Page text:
Movie Review: Long Shot

Seth Rogen as the love interest of Charlize Theron? Yes, he can.

By Max Weiss | May 1, 2019, 11:17 am


Movie Review: Long Shot

Seth Rogen as the love interest of Charlize Theron? Yes, he can.

By Max Weiss | May 1, 2019, 11:17 am


You’ve got to hand it to Seth Rogen. Several years ago, he caught some flak for appearing with Katherine Heigl in the rom-com Knocked Up. The film became something of a poster child for the “schlubby guy is paired with beautiful woman” trope. So now, years later, he’s doubling down by starring in a romantic comedy with none other than Charlize Freaking Theron.

But here’s the thing, the pairing works, partly because they lean into the unlikeliness of the romance, partly because the film is feminist in many other ways, and partly because Theron and Rogen have charm and chemistry to burn.

It’s been a while since we’ve had an old-fashioned rom-com like this, albeit one that makes several nods to current events. Rogen plays Fred Flarsky, a journalist with perhaps too much personal integrity for his own good. When a Rupert Murdoch-like figure buys the indie newspaper Fred works for, he quits. He drowns his sorrows in the company of his best friend Lance (O’Shea Jackson Jr.), a successful tech entrepreneur, who takes him to a swanky party. There, Fred locks eyes with Secretary of State Charlotte Field (Theron). Turns out, she babysat for him when he was a kid—and he’s been crushing on her since puberty. He’s shocked when she actually remembers him.

Charlotte is about to launch a presidential bid and, while voters find her polished and competent, they don’t find her particularly funny or relatable. (They also disapprove of her hella awkward wave.) Charlotte decides to bring on Fred to help humanize her speeches, much to the mortification of her buttoned-down personal assistant, Maggie (June Diane Raphael), who disapproves of Fred’s slovenly, stoner ways.

The supporting cast might be the secret MVPs of this film, and Raphael is a particular revelation as Maggie, who hates Fred and isn’t shy about letting him know it. (With their quick, cutting banter, the two of them almost have their own mini rom-com happening on the sidelines.) Jackson, who was so charming in Ingrid Goes West, again proves that he’s a sneaky scene stealer. His Lance is great ally for his pal Fred who also teaches Fred a great lesson about the limits of his own self-righteousness. Bob Odenkirk as the bumbling President Chambers, a former TV actor who wants to make the transition from TV to the White House to film, is predictably funny, as is Alexander Skarsgård as the dreamy Canadian Prime Minister who is actually a bit of a twit.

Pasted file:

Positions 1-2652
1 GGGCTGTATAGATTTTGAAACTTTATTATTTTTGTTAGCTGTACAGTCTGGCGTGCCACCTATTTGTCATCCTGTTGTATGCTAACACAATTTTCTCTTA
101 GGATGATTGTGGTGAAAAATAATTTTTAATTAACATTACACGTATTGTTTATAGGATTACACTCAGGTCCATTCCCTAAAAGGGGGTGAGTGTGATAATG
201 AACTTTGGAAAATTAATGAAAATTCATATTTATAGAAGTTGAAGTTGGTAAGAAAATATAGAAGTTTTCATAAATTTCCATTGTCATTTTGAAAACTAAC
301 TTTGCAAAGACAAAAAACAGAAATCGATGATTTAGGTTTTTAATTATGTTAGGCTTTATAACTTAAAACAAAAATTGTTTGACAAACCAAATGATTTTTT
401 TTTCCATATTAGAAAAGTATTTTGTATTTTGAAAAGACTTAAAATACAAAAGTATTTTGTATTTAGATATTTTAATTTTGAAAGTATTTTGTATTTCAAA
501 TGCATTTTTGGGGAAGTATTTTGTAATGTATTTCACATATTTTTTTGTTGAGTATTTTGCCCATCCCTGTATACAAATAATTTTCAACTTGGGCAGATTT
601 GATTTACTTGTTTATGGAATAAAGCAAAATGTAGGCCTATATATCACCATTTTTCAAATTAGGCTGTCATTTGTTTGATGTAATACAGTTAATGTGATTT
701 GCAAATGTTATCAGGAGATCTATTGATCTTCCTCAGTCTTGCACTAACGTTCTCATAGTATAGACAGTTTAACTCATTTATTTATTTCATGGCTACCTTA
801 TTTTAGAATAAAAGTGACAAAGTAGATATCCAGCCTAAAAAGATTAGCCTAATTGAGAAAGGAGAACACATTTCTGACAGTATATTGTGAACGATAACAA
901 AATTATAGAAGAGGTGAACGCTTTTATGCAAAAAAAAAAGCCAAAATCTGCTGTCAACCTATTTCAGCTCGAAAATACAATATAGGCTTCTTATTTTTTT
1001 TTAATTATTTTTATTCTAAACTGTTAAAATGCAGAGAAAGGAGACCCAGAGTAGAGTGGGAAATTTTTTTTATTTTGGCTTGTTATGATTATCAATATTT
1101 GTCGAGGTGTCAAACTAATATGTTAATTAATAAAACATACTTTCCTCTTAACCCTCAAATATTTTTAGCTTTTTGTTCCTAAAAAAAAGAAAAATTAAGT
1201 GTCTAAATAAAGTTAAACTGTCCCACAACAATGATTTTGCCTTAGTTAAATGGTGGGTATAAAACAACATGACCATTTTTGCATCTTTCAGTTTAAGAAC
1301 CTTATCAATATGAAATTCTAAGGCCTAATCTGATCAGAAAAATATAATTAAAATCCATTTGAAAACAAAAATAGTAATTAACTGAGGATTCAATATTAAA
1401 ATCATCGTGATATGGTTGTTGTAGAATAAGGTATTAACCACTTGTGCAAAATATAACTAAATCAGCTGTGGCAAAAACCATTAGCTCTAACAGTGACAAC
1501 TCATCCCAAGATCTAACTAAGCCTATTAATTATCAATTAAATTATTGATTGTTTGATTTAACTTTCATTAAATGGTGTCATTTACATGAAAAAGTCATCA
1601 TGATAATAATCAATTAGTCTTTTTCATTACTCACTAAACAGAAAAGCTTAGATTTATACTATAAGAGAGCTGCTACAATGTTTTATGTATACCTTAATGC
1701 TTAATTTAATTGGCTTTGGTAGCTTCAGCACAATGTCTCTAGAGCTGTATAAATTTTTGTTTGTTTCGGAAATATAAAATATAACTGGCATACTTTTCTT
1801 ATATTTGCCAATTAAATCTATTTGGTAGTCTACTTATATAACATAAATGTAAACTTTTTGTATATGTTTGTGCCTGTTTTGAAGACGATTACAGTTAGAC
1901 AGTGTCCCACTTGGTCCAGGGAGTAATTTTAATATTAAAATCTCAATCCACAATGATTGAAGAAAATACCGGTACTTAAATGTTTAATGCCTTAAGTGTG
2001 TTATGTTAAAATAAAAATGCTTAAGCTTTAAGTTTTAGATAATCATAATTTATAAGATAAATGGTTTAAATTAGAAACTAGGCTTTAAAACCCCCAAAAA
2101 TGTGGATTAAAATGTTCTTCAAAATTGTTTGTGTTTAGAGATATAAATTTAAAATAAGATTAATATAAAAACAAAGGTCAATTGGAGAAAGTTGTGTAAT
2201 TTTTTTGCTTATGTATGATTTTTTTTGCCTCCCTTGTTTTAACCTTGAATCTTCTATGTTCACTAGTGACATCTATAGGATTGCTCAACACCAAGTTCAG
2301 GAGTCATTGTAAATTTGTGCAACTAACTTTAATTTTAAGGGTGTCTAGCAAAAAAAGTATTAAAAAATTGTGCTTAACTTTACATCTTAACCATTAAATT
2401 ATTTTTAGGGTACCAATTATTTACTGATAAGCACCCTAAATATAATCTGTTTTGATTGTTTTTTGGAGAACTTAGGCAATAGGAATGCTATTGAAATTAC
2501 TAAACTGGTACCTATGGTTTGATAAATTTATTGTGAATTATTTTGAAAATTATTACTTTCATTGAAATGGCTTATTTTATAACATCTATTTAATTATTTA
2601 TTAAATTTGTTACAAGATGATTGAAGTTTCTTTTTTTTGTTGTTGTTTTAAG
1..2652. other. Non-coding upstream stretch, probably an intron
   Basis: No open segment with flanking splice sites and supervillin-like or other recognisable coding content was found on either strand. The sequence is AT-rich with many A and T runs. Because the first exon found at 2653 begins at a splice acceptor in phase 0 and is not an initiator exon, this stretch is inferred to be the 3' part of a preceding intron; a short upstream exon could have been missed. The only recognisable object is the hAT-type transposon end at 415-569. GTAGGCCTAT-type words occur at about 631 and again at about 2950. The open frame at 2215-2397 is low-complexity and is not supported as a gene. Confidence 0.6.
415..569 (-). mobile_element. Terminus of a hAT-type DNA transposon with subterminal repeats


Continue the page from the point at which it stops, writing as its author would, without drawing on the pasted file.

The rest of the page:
The film’s politics are not quite as sophisticated as I might’ve hoped (it has nothing on the gold standard political love story, The American President), but they get the job done. Basically, Charlotte has to keep compromising her values to win President Chambers’ endorsement. She argues for the ends (her election) justifying the means. Fred is all about never compromising. It echoes a debate we’ve seen over and over again on Twitter and elsewhere.

One of my favorite ongoing gags involves periodic cut-ins to a Fox News-like morning show, where a female anchor, a constipated smile frozen on her face, enables the sexist banter of her male cohosts. (This bit resolves in a satisfying way.) Another great bit has Charlotte negotiating a hostage release from the Situation Room, while high on molly.

But as I said, none of this would work if Rogen and Theron weren’t so winning and if Fred and Charlotte didn’t seem to genuinely like each other so much. They very accurately recreate the giddy early stages of a relationship where all you want to do is hang out, have sex, and vibe off each other. Sure, Charlotte might be a Duchess Catherine type and Fred might be a Danny DeVito (to use one of the film’s analogies). But when it works, it works.

Meet The Author

Max Weiss is the editor-in-chief of Baltimore and a film and pop culture critic.

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